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Shipping And Aviation (Trade Decline)

Volume 14: debated on Tuesday 8 December 1981

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asked the Secretary of State for Trade whether he will publish in the Official Report an estimate of the effect which the fall in United Kingdom output since May 1979, combined with the decline in the United Kingdom's share of the volume of world trade in manufactures, has had on employment and output in the British shipping and civil aviation industries.

It is not possible to estimate the effect on the shipping and civil aviation industries of the two factors mentioned. The earnings of the United Kingdom shipping industry from carrying United Kingdom imports and exports are not directly related to the level of United Kingdom output and world trade in manufactures, as the share of trade carried by the United Kingdom shipping industry can also change. The United Kingdom industry earns a considerable proportion of its revenue from carrying goods between foreign countries and from chartering; and this income is not dependent on the United Kingdom share of world trade. Major factors effecting earnings of the United Kingdom shipping industry are world trade conditions, particularly in the tanker markets; and the competitiveness of the industry. Similarly, a number of factors have affected both employment and output in the United Kingdom civil aviation industry. The fall in the rate of growth of the United Kingdom airlines is comparable with that of other international airlines, reflecting the impact of world oil prices, and international economic conditions. Recent and planned reductions in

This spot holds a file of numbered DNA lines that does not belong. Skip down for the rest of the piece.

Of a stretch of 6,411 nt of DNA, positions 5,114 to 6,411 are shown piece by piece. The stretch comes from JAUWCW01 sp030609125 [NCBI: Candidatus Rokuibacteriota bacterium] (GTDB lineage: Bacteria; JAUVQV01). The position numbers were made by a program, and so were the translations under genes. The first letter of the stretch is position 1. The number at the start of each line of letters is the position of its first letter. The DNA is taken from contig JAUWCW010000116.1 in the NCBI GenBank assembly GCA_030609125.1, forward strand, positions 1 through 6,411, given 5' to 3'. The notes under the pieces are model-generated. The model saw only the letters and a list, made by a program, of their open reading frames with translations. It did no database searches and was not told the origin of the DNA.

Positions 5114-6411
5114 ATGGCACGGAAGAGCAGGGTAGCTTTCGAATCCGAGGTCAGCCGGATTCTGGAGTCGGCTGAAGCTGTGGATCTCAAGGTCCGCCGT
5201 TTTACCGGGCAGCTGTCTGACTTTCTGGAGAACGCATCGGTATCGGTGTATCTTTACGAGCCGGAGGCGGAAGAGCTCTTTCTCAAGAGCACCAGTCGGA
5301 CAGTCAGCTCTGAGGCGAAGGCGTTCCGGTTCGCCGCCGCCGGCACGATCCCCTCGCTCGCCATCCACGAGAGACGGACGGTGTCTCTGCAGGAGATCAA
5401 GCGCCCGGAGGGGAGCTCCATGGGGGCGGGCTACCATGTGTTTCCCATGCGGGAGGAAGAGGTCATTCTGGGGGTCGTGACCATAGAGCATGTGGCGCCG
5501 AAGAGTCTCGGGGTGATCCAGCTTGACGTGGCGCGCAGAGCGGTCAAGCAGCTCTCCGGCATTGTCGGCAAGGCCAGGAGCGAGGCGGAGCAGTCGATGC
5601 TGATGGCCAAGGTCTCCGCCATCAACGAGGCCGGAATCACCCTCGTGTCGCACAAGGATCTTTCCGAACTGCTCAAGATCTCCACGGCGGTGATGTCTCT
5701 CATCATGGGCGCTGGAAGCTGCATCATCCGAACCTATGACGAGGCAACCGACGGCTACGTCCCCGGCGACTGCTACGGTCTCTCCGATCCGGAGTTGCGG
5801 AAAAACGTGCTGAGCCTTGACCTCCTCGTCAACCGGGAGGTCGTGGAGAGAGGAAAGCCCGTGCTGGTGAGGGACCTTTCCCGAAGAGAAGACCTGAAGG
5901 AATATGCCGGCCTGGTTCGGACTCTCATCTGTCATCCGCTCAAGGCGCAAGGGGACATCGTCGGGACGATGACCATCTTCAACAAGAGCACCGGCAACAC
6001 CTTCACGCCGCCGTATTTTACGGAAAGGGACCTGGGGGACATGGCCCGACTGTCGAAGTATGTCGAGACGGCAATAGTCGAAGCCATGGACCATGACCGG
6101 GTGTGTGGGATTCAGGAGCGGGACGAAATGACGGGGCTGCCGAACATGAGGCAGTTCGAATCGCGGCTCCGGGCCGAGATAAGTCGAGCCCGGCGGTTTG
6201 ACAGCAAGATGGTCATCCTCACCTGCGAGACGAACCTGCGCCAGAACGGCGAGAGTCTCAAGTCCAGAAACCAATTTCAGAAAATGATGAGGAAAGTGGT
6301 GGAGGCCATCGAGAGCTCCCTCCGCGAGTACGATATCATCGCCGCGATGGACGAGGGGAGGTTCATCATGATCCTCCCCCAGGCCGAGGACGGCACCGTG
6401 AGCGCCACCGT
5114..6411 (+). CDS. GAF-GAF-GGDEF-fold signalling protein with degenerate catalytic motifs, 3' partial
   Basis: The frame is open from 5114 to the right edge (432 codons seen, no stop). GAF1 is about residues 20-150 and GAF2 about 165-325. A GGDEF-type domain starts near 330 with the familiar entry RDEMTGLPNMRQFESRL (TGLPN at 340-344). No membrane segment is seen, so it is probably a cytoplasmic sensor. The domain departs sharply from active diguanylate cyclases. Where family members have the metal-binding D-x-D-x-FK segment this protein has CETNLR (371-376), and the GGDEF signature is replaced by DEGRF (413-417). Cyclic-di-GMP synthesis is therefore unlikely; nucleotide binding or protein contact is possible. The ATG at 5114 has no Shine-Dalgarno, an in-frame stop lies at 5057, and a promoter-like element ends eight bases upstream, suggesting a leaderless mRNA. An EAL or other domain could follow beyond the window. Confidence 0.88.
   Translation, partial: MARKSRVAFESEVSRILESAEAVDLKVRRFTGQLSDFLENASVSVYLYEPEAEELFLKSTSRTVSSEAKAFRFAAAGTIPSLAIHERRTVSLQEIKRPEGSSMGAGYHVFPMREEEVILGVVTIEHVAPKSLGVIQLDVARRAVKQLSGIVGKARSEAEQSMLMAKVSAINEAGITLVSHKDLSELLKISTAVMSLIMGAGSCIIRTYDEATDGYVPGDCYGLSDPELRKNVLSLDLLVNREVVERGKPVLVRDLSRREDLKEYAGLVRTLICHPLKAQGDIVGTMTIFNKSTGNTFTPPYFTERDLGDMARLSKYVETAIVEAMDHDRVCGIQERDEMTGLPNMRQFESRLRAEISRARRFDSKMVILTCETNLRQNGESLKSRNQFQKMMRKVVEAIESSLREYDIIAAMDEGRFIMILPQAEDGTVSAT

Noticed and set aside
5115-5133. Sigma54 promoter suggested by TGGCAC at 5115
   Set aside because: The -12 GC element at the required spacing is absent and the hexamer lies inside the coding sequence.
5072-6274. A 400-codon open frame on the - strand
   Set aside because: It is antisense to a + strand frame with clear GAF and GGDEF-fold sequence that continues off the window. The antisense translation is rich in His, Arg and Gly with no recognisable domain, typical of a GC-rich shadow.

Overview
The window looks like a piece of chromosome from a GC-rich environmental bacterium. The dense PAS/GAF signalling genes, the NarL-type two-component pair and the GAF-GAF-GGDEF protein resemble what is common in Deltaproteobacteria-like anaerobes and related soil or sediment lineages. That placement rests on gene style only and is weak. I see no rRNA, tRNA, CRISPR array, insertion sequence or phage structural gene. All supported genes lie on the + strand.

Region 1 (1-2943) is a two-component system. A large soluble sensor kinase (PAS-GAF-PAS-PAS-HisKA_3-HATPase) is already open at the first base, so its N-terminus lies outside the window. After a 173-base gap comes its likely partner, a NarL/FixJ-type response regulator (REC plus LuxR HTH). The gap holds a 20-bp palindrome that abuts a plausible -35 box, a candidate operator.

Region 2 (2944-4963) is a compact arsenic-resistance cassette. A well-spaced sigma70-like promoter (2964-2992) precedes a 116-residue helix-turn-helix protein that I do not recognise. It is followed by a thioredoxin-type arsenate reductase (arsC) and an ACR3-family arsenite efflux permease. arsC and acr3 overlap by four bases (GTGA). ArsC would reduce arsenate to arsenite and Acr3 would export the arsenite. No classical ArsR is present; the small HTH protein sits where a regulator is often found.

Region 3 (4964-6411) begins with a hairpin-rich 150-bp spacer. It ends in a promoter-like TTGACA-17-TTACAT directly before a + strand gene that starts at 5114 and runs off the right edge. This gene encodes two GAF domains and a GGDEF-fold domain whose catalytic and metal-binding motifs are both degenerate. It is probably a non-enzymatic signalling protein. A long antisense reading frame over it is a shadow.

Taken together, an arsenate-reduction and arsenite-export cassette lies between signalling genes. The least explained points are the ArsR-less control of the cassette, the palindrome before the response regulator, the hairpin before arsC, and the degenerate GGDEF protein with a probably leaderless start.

The review will consult and take into account the views of the Trade Unions representing MSC staff."
A copy of the study plan of the scrutiny will be placed in the Library of the House before the end of the year. Those wishing to express views to the scrutiny team should send them to Mr. B. D. Winkett, Manpower Services Commission, 168 Regent Street, London W1.